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  I Am Belmaya I Am A Camera
Year: 2021
Director: Sue Carpenter, Belmaya Nepali
Stars: Belmaya Nepali, various
Genre: DocumentaryBuy from Amazon
Rating:  8 (from 1 vote)
Review: When Belmaya Nepali, a low caste Dalit woman from Nepal, was fourteen years old she was given an opportunity that should have changed her life. An orphan, she was living in a girls' school where she was taught by strict masters, having run away from her home which she shared with her older brothers; they cared little for her education, believing girls to be destined for one thing, a domestic existence bringing up children. Sadly, that was an opinion shared across the patriarchal society of the nation, though when one day British filmmaker Sue Carpenter arrived to distribute cameras to the girls as a project, Belmaya saw a way out...

It's a life of ups and downs to say the least, but as the director credits to this documentary indicate, Belmaya was able to turn her dreams of making films into a reality. Yet that credit is more complicated than that, as Carpenter wanted to give her equal billing since she had guided the production, yet it was Carpenter who was the reason it was made at all. For that reason, some may have been wary of this film, a story of a white, Western filmmaker staging an intervention to rescue a poverty-stricken Asian; suspicions that Carpenter was boosting her profile off the back of Belmaya may have derailed the reaction before the film was widely seen.

However, if you watched I Am Belmaya, you would see this was no simple act of charity, it was a genuinely felt move to give a voice to someone whose circumstances had disadvantaged them. When Carpenter caught up with her subject in 2014, the Nepalese woman was in a bad way, trapped in an unhappy marriage with a vulnerable toddler to look after, and no path out of this to better herself - filmmaking could not have been further from her mind. Nevertheless, a camera was given to her, a place on a new course was found, and suddenly, with access to a method of expressing herself, Belmaya was finding a new power simply by telling her own life story.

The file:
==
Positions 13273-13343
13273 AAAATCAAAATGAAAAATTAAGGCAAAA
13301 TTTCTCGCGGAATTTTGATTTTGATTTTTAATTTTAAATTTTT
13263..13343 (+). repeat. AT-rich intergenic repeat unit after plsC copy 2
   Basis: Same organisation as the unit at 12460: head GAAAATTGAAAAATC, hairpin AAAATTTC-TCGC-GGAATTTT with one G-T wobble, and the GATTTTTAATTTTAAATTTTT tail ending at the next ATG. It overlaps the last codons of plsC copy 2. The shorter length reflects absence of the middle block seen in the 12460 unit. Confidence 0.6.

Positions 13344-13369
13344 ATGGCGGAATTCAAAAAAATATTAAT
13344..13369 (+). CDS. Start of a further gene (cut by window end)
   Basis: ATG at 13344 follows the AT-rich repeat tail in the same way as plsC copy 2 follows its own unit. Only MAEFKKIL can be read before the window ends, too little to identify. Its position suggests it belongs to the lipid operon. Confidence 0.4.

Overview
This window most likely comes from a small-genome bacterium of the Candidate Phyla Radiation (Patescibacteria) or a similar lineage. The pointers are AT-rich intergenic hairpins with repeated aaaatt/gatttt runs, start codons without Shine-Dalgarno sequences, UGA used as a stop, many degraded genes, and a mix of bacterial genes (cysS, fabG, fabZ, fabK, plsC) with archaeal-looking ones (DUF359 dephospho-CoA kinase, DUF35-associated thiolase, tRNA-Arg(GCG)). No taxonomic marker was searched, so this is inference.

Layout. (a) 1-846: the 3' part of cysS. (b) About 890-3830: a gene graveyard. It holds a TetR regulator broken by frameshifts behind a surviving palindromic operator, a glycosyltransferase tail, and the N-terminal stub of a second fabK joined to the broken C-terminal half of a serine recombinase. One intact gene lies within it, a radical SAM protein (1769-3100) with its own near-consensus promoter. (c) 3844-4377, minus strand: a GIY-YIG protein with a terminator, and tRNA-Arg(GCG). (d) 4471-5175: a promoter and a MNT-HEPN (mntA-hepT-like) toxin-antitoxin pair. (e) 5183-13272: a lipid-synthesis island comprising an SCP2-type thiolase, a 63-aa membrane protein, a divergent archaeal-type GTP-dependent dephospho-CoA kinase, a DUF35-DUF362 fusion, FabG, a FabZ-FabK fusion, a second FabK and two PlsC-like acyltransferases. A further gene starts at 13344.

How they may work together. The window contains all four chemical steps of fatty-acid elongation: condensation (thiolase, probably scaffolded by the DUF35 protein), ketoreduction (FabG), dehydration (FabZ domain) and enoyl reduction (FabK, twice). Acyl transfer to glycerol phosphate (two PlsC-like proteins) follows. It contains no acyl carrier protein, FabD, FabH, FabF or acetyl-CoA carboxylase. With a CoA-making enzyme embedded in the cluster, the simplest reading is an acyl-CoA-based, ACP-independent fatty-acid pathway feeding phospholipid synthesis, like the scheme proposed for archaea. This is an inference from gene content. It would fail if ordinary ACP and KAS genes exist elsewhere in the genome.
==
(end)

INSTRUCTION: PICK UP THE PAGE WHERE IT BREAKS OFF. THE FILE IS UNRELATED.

Hence the co-director credit, she really did shape the journey of the film as well as taking care of the technical side by operating the camera in many scenes and choosing what was to be recorded, all in the service of her real interest, promoting girls' education in Nepal, and across the world. There was a selfless quality to the documentary in that way, for she led by example, her engagement with society rekindled by use of technology – you can criticise people taking selfies or obsessively filming any bit of trivia around them on their phones, but Belmaya was applying that for good intentions, not out of vanity but out of a altruism. The thought that someone this disadvantaged was determined to improve the lot of her gender globally was truly affecting.

We get to know her very closely, as Carpenter took a back seat to attend to editing the hours of footage together, but while there are setbacks and scenes where she grows tearful at the abuses she has suffered, including a violent husband who refuses to divorce her, and the 2015 earthquake where she pitched in to try and rebuild the devastated community, overall the mood was positive, especially in light of how this resolved itself (which you can kind of anticipate, but that doesn't make it any the less cheering). Belmaya's saucer-eyed daughter was the main reason we could tell the years were passing, as she grew noticeably older the further the film progressed, and she threatened to steal the show with her antics, yet also because she was emblematic of a future her mother desperately wanted to be better for girls like her. With stories of Dalit women suffering still making the news at the time of release, you hoped that Belmaya was going to forge the difference she deserved, for all her countrywomen. Music by Marie-Anne Fischer.

[I AM BELMAYA is released in cinemas and on demand at Curzon Home Cinema and BFI Player from 15th October 2021. Click here to visit the official website.]
Reviewer: Graeme Clark

 

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